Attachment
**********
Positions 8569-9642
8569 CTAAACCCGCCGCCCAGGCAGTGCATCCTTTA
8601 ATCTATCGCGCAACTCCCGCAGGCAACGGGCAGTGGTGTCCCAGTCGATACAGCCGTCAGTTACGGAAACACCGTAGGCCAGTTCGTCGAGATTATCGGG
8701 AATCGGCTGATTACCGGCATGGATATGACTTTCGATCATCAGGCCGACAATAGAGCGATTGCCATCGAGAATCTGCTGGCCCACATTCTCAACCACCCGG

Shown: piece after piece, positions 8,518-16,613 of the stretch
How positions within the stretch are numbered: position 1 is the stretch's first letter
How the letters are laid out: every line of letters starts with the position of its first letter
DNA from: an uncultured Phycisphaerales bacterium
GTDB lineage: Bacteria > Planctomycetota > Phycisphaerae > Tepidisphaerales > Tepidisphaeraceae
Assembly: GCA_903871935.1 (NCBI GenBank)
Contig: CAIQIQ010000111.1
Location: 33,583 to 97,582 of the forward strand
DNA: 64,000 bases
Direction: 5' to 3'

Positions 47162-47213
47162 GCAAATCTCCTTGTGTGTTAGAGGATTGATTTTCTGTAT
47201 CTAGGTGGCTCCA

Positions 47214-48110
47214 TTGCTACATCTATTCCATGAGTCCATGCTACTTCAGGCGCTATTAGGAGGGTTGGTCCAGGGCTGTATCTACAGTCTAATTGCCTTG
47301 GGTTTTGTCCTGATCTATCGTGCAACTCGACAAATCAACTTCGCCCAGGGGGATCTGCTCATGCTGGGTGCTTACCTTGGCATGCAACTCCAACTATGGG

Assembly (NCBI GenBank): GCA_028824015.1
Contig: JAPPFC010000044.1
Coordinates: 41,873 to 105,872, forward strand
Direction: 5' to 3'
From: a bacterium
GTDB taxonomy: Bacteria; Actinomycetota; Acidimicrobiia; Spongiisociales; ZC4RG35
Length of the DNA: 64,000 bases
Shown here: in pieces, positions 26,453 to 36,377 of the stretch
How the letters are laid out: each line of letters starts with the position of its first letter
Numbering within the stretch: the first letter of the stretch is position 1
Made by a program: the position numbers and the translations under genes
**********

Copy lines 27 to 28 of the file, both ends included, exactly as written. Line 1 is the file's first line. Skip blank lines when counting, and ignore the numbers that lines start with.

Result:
Length of the DNA: 64,000 bases
Shown here: in pieces, positions 26,453 to 36,377 of the stretch